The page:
BitterSweet II can best be described as a transient manager. A large dial in the center of the interface governs whether transients are amplified or reduced in volume — turning to the sweet side reduces them, while turning to the bitter side amplifies them. Three LEDs act as select buttons to choose a fast, medium, or slow response in regulating transients. A three position slider in the lower left corner controls whether BitterSweet II works “normally” on both channels of a stereo track (the Main position), or whether it works on one or the other channel in an M/S stereo miking configuration (the Center or Stereo position, respectively).

I know, there’s very little production work done using M/S miking techniques. There’s also very little surround work done in radio production, but like all of Flux’s plug-ins BitterSweet handles up to eight separate channels, so it can do its magic simultaneously on all channels of a surround track. In use, it’s not quite as brash as Sony’s transient modulator plug-in, but I find it effective in taming overly percussive music beds; sometimes all you need to make a music bed sit under the VO is to squash the kick and snare a bit.

stereo tool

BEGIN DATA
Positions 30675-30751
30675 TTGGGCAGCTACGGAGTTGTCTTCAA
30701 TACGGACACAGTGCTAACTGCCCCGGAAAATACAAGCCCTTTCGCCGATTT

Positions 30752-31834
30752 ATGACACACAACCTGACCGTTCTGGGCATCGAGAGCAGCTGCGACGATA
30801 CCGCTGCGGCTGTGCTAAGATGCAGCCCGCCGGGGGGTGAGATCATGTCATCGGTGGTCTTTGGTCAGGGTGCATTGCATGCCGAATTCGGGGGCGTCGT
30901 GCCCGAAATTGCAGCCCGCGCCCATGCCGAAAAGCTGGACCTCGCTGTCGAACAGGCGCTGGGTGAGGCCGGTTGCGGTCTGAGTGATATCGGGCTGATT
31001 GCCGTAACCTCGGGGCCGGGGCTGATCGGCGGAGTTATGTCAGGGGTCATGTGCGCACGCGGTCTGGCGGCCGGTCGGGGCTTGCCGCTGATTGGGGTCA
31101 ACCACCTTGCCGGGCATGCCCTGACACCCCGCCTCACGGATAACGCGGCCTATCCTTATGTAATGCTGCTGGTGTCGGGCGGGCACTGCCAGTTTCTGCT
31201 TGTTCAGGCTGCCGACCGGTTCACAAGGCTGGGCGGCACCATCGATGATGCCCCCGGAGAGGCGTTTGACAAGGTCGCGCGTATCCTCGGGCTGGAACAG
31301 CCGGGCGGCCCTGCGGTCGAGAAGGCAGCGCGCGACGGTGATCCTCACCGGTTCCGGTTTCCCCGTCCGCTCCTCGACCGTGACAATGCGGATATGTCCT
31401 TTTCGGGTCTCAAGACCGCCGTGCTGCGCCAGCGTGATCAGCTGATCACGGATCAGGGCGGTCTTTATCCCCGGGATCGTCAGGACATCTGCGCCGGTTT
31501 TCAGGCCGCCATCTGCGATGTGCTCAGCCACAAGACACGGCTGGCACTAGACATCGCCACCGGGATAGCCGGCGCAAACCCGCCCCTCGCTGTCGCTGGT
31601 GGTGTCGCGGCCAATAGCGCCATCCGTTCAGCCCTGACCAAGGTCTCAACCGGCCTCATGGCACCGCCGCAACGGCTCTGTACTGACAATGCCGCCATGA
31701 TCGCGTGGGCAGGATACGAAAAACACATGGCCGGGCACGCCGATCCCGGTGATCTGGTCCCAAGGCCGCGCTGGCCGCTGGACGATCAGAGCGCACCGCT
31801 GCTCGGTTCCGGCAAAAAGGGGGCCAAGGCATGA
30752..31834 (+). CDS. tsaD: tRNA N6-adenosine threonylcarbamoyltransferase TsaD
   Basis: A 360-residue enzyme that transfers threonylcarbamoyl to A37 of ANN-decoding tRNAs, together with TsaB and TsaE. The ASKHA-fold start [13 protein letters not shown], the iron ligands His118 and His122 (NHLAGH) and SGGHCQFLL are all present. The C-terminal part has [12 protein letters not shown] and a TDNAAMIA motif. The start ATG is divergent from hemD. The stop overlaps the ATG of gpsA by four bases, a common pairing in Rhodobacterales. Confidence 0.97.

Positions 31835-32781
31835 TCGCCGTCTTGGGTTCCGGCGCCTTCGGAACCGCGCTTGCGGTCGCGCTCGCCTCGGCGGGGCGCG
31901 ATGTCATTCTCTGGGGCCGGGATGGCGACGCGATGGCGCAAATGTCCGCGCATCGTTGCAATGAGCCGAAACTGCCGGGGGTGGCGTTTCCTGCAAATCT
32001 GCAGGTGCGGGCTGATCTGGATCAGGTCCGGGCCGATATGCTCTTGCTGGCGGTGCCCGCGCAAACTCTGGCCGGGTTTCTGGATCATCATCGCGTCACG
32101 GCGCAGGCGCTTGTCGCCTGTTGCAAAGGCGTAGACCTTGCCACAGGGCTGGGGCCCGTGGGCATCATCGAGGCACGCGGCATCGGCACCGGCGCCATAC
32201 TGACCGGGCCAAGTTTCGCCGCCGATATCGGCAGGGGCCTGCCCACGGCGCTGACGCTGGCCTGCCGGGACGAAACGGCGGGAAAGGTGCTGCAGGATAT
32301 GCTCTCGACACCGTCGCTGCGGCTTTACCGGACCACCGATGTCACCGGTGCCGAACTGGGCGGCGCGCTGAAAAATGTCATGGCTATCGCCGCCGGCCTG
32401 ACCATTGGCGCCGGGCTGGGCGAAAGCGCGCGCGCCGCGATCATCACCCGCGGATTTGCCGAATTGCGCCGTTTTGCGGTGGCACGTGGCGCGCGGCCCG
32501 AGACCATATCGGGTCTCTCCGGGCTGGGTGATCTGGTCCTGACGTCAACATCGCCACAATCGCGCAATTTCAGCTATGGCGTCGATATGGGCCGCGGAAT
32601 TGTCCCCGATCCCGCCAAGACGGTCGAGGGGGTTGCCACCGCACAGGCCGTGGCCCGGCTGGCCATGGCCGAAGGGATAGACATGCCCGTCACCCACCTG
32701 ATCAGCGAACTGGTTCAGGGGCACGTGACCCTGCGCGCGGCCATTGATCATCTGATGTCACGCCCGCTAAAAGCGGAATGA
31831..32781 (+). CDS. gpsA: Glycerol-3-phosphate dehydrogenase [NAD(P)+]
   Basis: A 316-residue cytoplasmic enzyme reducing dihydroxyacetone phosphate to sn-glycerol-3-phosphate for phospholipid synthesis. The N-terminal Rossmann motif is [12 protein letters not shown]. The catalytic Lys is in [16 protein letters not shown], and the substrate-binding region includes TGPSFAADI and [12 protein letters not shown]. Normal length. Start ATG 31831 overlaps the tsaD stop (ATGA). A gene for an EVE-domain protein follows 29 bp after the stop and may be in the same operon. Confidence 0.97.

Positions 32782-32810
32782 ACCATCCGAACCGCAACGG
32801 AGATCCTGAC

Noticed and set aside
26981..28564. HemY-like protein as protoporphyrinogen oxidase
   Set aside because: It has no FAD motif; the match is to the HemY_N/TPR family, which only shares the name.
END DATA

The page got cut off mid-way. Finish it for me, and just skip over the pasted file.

The second freebie is a plug called Stereo Tool, which lets you precisely position a sound in the stereo field, or alter the width of an existing stereo track. The center of the interface is home to a large vector scope that graphically displays the phase of a stereo signal. Independent gain and pan controls are provided for each channel, as is a phase switch. PPM meters along the bottom of the interface show you the input and output levels for both the left and right channels, along with the overall phase correlation of the stereo track.

The large horizontal slider at the bottom of the interface shows up on many of Flux’s plug-ins. It’s a Morph control slider, and it lets you gradually changed the parameters of the plug-in between two different settings, A and B. In the case of the Stereo Tool plug, you could adjust it for a very narrow stereo image and store those settings as the A preset, then adjust the plug to create a very wide stereo field and store that as the B preset. Assuming your software editor supports plug-in automation, you could then automate the Morph slider to change the width of the stereo field in real time. As far as I’m concerned, that’s big fun for no money. Don’t wait, just go online and download these babies right now.